The marketing department has left the building

Many hospitals “jettisoned” the marketing department staff as a cost containment maneuver, primarily because marketing wasn’t as relevant in a managed care and government payer world of reimbursement.  That’s the right word too, “jettison”. It means “a voluntary sacrifice of cargo to lighten a ship’s load in time of distress” and these organizations were in financial distress. Rates going down, not up. Cost escalating, collections of high deductibles and copays through the roof, patients not meeting their financial responsibilities, and managed care all-products contracts looking like the Swiss Army Knife of fee schedules and reimbursement nightmares all in one.  They still are in distress. And, I am of the strong opinion that they haven’t seen the worst of it – yet.

Fast forward to 2014 and the challenges of managed care contracting + consumer choice, revisited.

Comes now, the new era of patient buying behavior and consumer choice. These days, when a new managed care plan comes with an offer, not every provider is in a rush to execute a contract with them. Some have a ton of worthless paper and unpaid claims from the same company, “formerly known as”.  Some, like psychotherapists that contracted with Magellan and then had the rug pulled out from under them with WellCare at the turning of the page on the new year, are still reeling from the wasted time and effort spent to get themselves added to the panel on Magellan, only to be outside looking in and bewildered – again – only months later. Others, after ten years of exemplary service to United, terminated for no cause, and not even shown the respect to be terminated in accordance with the procedures set forth in their contracts.  I can say this in print because I have the contracts, the letters, and the facts in my possession to back these statements up. There’s no malicious intent, my purpose for naming these incidents is strictly educational.  Providers have to think strategically and plan for “what if” scenarios when developing a B2B marketing strategy. That’s my purpose in this article. Businesses are free to do as they please and let the market decide how to react. I teach how to respond.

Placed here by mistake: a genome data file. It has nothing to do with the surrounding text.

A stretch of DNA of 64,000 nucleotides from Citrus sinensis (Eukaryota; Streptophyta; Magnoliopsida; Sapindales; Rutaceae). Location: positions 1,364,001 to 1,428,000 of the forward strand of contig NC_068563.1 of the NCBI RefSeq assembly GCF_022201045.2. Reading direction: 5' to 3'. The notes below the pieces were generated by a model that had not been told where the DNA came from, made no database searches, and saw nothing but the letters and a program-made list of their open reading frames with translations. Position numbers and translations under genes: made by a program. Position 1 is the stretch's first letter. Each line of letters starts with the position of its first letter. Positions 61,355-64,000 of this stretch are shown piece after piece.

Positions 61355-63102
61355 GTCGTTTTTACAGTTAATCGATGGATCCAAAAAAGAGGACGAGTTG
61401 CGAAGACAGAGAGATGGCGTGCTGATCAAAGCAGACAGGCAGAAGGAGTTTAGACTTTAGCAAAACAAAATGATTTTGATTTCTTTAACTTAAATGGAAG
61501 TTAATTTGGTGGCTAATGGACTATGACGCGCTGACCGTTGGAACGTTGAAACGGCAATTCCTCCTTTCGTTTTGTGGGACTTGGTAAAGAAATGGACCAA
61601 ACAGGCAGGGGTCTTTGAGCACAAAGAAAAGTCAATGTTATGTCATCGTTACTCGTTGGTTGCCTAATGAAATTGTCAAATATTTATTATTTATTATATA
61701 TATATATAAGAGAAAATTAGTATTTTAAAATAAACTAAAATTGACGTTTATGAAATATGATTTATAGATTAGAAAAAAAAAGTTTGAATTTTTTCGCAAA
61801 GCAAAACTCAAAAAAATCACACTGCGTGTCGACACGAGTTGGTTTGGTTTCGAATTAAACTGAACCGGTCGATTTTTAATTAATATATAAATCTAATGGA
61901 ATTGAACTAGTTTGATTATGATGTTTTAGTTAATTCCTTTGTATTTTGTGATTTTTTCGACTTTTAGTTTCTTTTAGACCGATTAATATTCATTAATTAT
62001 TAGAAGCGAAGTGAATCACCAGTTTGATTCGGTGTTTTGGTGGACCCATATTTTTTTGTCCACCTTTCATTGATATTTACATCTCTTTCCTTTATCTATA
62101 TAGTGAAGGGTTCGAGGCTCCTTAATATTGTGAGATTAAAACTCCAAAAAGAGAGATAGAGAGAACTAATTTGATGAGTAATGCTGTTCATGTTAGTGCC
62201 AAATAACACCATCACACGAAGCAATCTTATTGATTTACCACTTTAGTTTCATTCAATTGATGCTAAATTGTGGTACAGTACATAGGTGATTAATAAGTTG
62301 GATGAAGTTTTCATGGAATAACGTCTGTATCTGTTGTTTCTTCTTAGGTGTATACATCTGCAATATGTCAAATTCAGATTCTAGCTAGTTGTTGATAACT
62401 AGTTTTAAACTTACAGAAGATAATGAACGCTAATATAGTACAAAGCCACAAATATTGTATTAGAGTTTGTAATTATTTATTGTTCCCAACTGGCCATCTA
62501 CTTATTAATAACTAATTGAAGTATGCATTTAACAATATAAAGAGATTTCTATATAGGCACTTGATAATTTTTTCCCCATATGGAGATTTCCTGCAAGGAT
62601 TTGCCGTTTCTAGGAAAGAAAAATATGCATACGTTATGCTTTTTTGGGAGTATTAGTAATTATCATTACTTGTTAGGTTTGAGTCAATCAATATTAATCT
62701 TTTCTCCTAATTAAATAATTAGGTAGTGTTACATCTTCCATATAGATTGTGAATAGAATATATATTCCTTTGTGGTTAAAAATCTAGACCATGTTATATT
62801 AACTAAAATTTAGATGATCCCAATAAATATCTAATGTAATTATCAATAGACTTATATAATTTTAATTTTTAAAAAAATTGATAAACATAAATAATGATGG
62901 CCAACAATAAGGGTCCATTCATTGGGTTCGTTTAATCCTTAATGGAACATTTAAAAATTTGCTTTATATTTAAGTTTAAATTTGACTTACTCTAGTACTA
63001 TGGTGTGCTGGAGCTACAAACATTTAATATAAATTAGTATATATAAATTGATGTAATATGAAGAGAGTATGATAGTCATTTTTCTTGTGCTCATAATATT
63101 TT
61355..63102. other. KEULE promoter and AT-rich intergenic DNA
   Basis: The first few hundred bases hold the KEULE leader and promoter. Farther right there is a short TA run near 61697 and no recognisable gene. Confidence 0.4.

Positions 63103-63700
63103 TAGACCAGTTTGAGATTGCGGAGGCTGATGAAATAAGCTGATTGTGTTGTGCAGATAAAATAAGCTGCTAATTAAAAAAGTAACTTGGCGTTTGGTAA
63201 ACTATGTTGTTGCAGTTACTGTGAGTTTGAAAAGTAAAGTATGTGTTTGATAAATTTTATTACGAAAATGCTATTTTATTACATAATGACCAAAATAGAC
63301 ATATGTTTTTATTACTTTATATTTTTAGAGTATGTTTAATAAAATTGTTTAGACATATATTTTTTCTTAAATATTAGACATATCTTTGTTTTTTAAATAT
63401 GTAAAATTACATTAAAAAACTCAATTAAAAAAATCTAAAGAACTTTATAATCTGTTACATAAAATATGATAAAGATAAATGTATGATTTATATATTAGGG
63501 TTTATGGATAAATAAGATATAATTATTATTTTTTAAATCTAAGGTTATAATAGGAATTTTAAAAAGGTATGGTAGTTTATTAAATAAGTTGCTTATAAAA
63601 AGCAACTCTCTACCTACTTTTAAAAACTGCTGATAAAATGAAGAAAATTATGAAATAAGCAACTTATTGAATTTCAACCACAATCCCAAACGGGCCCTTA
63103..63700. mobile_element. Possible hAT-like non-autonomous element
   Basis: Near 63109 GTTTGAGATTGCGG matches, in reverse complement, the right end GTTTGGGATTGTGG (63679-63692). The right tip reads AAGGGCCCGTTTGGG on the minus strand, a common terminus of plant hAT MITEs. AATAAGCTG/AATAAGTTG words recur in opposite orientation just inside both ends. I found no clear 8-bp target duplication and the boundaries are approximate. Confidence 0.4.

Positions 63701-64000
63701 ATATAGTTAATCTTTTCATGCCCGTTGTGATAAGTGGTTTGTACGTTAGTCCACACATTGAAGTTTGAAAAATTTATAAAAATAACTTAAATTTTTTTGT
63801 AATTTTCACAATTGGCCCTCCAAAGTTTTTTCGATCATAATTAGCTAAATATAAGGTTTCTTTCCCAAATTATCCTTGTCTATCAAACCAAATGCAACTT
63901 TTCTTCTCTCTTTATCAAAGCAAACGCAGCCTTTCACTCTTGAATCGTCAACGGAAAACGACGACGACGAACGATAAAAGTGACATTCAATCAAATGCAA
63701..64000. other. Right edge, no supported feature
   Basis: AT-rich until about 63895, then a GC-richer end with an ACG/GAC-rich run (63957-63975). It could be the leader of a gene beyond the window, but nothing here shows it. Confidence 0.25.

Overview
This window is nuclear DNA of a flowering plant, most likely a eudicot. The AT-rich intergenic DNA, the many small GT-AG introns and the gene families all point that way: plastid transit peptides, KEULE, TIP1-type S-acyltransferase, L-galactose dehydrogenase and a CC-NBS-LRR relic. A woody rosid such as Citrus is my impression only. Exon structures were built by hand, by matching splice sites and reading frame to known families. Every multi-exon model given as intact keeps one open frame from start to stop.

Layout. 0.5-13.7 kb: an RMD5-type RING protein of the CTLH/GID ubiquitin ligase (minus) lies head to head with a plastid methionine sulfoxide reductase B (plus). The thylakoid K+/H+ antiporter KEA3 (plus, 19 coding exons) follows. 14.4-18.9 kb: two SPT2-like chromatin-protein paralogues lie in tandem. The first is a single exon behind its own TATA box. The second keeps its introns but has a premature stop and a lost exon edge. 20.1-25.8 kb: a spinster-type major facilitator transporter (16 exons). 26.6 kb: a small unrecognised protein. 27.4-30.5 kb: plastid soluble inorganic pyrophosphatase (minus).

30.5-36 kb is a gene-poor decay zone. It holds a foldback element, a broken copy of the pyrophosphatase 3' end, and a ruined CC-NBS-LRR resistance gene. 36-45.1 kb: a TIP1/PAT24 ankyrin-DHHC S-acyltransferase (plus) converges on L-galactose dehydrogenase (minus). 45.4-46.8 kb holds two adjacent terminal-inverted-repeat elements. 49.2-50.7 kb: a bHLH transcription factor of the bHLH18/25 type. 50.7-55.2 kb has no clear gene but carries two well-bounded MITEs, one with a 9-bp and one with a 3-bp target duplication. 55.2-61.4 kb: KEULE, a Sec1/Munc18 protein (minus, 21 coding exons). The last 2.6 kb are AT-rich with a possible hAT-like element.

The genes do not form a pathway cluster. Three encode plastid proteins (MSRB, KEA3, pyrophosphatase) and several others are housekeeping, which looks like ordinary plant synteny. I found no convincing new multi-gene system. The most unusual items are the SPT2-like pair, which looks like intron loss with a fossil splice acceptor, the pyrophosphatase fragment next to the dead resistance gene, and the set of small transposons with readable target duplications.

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In a proper marketing strategy, managed care discounts are a merely a marketing budget allocation, aren’t they?

My thinking is this: If there’s no marketing department of speak of, and the managed care plans are to be relied upon for market “steerage”, then isn’t the discount extended to the plan a B2B marketing adjustment? If yes, than how’s that working out for you?  Where are the ROI metrics?

Here’s some more of my thinking: Managed care contracts are nothing more than fishing licenses. If you get in the boat with a license and no bait and no rod and reel or net, what is your strategy for dinner tonight? Because the fish have no plans to follow you home or jump in your boat on their own. And even if the fish were so  inclined to jump in a boat, why would they choose your boat?

Where do B2B Buyers get information?

If you want to influence a buying decision, you need to start by asking where buyers go for information. 87% of buyers go out and look for advice before choosing. Social media plays a role, but more than two out of three start with a search… on Google. Will they find you?  According to Buyersphere: 2012, 21% of B2B buyers use social media at some point in the buying process. Whether it is quick and dirty preliminary vetting, due diligence, or just corroboration, what will they come away with if they search for you? Your branded marketing, or HealthGrades’ or some other website that lists you but doesn’t do you or your brand any favors? Right click on this link – right now – and open a new window and search for yourself.

The other two thirds use Word-of-Mouth (WOM) more often, sought specifically from female mouths.  That is no surprise. Women make most of the world’s healthcare purchasing decisions, according to numerous statistical reports widely found in the stacks.   When someone recommends you, that information is considered more useful than any search results.

How are buyers influenced?